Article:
These two very white buildings have not much in common other than the color of their skin, and therefore, are illustrative of the fact that not all whites or blacks look alike.
The IAC building is new and situated in a sunny open area of Chelsea on the dry side of the Westside Highway where it meets 18th Street. You pass it on foot or on skates or bike and you feel its respiration: that of a jelly fish washed up onto sand at the beach, perhaps already dead but still glistening and inflated and quivering at high noon. You want to kick it. You want to tap it with a spoon as you would a molded Jello. The people inside it seem motionless, suspended in aspic.*
The Condict building is old and sandwiched between dour neighbors in the grimey shade of the jumble below Astor Place. You turn a corner at just the right time of day, and for a few brief minutes, the sun lights up its façade and you feel as if you have come across the corpse of a bride kidnapped at altar and thrown away between dumpsters in an alley. The elaborate finery has outlived its creator. Outlived its occupant. Outlived its celebration. You feel what you feel when you pass a Christmas tree tossed out on the curb in January with shivering tinsel still clinging to the branches.**
What is it that a building is supposed to do for us? At the very least, it should contain us with convenience. Both of these do that. At their best, buildings should tickle us, and should make convivial those places that had been nothing but the space between destinations. Both of these do that as well. I always anticipate seeing them as I approach their addresses.
Really, they have a lot in common. I love them equally, if that is possible.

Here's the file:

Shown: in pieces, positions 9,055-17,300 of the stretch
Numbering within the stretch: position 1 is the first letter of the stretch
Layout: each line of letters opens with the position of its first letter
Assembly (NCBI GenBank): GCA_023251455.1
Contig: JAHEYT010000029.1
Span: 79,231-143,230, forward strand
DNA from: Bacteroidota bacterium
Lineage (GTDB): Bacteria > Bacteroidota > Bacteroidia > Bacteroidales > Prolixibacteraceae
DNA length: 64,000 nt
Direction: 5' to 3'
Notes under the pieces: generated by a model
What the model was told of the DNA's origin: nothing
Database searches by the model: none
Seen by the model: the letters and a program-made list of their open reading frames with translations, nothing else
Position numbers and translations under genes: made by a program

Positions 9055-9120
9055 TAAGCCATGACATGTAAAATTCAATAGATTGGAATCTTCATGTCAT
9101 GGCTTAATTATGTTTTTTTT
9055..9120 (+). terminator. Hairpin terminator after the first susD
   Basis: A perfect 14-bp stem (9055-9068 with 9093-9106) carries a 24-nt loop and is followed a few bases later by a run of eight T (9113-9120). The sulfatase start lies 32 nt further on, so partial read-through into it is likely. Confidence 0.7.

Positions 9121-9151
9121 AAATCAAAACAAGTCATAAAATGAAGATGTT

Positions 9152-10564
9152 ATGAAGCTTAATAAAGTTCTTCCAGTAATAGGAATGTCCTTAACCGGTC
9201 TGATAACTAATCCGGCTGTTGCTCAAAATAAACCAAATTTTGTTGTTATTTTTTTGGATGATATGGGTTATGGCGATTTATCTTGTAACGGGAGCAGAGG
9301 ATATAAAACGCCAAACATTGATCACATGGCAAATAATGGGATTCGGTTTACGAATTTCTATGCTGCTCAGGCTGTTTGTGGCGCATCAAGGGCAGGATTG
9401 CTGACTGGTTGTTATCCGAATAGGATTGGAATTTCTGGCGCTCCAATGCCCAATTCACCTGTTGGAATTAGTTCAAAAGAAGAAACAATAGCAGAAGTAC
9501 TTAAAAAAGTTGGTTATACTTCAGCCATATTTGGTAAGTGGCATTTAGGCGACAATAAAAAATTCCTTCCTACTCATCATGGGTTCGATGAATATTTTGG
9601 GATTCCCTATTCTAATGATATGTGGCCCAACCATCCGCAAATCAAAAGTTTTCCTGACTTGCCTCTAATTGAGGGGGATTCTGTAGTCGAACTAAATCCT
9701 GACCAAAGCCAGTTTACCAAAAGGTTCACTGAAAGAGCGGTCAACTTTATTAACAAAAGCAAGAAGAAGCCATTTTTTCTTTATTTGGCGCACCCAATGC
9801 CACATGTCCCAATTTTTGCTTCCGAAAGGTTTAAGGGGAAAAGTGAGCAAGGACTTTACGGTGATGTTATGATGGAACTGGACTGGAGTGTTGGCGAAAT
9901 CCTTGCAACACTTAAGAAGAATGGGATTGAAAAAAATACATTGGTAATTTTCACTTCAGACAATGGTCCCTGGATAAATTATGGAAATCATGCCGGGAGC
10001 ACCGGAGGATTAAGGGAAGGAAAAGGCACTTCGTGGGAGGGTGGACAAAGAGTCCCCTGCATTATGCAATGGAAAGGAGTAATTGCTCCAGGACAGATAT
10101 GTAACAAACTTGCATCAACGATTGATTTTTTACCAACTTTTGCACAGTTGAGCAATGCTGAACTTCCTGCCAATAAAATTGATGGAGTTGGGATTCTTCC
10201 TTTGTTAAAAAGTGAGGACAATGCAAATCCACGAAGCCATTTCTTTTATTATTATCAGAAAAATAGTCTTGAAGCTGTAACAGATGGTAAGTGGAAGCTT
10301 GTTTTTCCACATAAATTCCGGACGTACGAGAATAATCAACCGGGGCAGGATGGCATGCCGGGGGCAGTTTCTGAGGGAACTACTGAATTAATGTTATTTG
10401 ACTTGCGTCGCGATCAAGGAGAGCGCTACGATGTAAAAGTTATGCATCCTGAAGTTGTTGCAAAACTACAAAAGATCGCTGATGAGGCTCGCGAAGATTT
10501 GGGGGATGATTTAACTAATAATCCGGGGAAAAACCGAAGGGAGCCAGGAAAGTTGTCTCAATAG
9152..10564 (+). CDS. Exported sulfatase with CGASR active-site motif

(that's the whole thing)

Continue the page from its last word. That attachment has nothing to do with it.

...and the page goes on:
*This is the headquarters of IAC, the holding company for Barry Diller’s internet ventures. It is the first freestanding structure to be designed and built in Manhattan by the architect Frank Gehry. While Diller did not get his wish to be able to view the Statue of Liberty from his desk, Gehry was able to provide him with that view from the private roof terrace accessed from Diller’s office. Unlike other well-known works by Gehry, it is not clad with metal scales, but with air-brushed milky glass. At night it is an entirely different spectacle.
**The Condict Building, a confection of lofts, was later called the Bayard Building. It is located at 65 Bleecker Street between Broadway and Bowery. It was built in 1897-99. Louis Sullivan was its architect.
From the AIA Guide to New York City :
“This was a radical building in its time, a direct confrontation with the architectural establishment that had embraced American Renaissance architecture after the Columbian Exposition (Chicago World’s Fair) of 1893. Sullivan, the principal philosopher and leading designer of the Chicago School (the antithesis of the American Renaissance), was the employer and teacher of Frank Lloyd Wright (who referred to him romantically as lieber Meister). The sextet of angels supporting the cornice was added at the request of his client, Silas Alden Condict. The building had little influence in New York for, as architectural historian Carl Condit wondered, ‘Who would expect an aesthetic experience on Bleecker Street?’”